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Parenting Survival Tips
Are you connected with your kids??? Only 27 percent of American adolescents describe their
parents as “hands on”. Being hands on or connected means being involved in your child’s daily
life; asking about their day and knowing where they like to go, knowing who your kid’s friends
are, knowing where your kids are, and how they can be reached. Being consistent with rules and
enforcing them helps with being connected to your child. Respect their privacy but also be
aware of what is going on in your child’s life.
Communication with teenagers can often be difficult. Teenagers frequently misread emotional
signals due to brain development and before you know it, an emotional blow up can occur. To
put this in a mathematical equation it would look something like this: misinterpretation + gut
response + lousy brakes = poor communication. Have you ever experienced this before? It is
quite common. See the communication tips on the back of this page for help.
Talk to your kids about smoking, drinking, drugs, and sex and make sure your kids are clear
about your expectations. Set up necessary rules and consequences. Maintain an open dialogue
and don’t just talk to them once about the subject.
Maintain rules and enforce consequences if necessary, specifically curfews. Teens with curfews
have a greater sense of accountability. They know that parents who wait up will be much more
likely to figure out what condition they are in when they come home. In addition, they are more
likely to fill you in on where they are going and won’t be out all night doing who knows what. Some statistics:
The average adolescent spends almost 40 hours a week in front of the screen (TV, video games, and computer use-this does not include phone time and listening to music). That’s the same amount of time as a full time job! 2 out of 3 teens have a TV in their bedroom and it’s been proven that these kids who use the most media do worse in school than the ones who spend less time on media. The lack of physical activity due to media use is contributing to obesity and diabetes.
Because violence is so prominent in mass media, the average youngster will witness 200,000 acts of violence before he or she graduates from high school including 20,000 murders. TV violence or violent video games can increase aggression hormones in teens.
Our teen pregnancy rate is almost double that of the Westernized countries with the next highest, England.
The US has the highest rates of sexually transmitted diseases, like syphilis, gonorrhea, and Chlamydia, in the Western Industrialized world. Three million US teens contract an STD every year. The countries with low rates of teen pregnancy and low rates of STDs deal with sex more openly. In the mid-1990s a study showed that 75% of adolescent boys and 57% of adolescent girls had oral sex before intercourse. STDs can be contracted from oral sex. Most teens do not consider oral sex as sex even though STDs can be contracted.
Unfortunately only 19% of teens get accurate information on sex from their families. With the increasing restrictions on sex education in schools, many of the other 81% rely on flawed info from their peers or the media. 75% of teens say that media portrayals of sexual behavior influence their sexual behavior and their peers’.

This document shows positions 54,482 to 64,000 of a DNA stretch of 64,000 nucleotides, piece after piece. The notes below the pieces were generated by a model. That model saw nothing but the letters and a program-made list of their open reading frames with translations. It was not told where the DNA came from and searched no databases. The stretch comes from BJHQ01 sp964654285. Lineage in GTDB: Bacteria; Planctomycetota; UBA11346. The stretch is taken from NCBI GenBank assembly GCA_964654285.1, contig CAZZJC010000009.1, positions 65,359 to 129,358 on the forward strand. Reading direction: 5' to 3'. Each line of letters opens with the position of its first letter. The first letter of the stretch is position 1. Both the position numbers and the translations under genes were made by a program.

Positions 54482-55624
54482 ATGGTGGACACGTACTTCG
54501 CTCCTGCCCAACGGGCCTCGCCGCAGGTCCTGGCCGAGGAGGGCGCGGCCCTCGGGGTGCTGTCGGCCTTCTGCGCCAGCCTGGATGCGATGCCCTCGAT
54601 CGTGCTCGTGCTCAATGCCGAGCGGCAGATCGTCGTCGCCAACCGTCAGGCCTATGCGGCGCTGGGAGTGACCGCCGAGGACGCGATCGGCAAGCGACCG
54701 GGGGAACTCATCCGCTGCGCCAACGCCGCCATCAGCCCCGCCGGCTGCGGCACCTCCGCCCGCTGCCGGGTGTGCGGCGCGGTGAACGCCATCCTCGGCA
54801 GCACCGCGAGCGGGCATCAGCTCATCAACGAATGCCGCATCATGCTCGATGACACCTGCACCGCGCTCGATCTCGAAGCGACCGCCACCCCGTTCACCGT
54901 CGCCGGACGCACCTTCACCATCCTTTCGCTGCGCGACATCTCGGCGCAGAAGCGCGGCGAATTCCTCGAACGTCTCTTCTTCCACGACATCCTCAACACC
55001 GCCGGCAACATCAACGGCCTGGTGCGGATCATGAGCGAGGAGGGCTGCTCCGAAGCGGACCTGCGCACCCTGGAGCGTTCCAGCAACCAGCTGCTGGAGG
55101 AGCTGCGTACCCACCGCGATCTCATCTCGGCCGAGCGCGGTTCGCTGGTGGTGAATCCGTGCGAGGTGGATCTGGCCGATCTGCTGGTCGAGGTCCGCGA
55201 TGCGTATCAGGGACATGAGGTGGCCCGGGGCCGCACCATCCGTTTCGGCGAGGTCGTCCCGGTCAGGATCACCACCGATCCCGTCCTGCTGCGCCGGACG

Teens already have sex on the mind. It doesn’t matter where they come from, what their beliefs are, or how they were raised: adolescents have natural processes at work in their brains and bodies that prompt an interest in sex. Talking about it will not make
them interested. They are already
See the next page for a quick reference of do’s and don’ts
• Get to know your child’s friends and
• Listen, listen, listen. Don’t just talk at
• Have regular conversations with your
• Make sure your child has accurate info
• Model responsible use of alcohol. Our
• Search for ways to connect with your
• Set clear expectations about drinking
• Maintain family traditions even when
• Insist that your teen share in family
• Expect and tolerate a little adolescent
• If you are at all worried about your
• Apologize to your child if you need to.
• Seek professional guidance if you are
• Encourage your child to get involved
• Encourage your child to find solutions
when they are feeling down or discouraged and name and talk about feelings. Ask them what they can do about a situation that is bothering them.
• Don’t ignore signs and symptoms of
• Don’t lecture. If lectures worked, you
• Don’t base your parenting decisions
could not lift their heads can return to
• Don’t get caught up in a yelling match
• Never give up hope for a mentally ill
• Don’t ignore signs or accept excuses
• Don’t tolerate aggressive behavior if it
turns destructive to either property or people. Intervene early and let your child know exactly what behavior is accepted and what behavior is out of bounds. Instead of issuing ultimatums, tell your teen what the consequences will be.
• Don’t let kids play ultraviolent first-
• Don’t let media time crowd out all the
other activities that are important for adolescents.
computers in the bedroom or late at night and turn off during meals-talk with your child instead.
• Don’t let your teens get in the habit of
using a lot of caffeine or other stimulants to wake up in the morning.
This is the first in a series of concept papers commissioned by the International Trachoma Initiative (ITI) to bridge the mission and programmatic work of ITI with the current discussions in other fields related to health and development issues in poor countries. The general aim of the concept papers is to assist ITI to clarify and articulate the success of its current programs to eliminate blind
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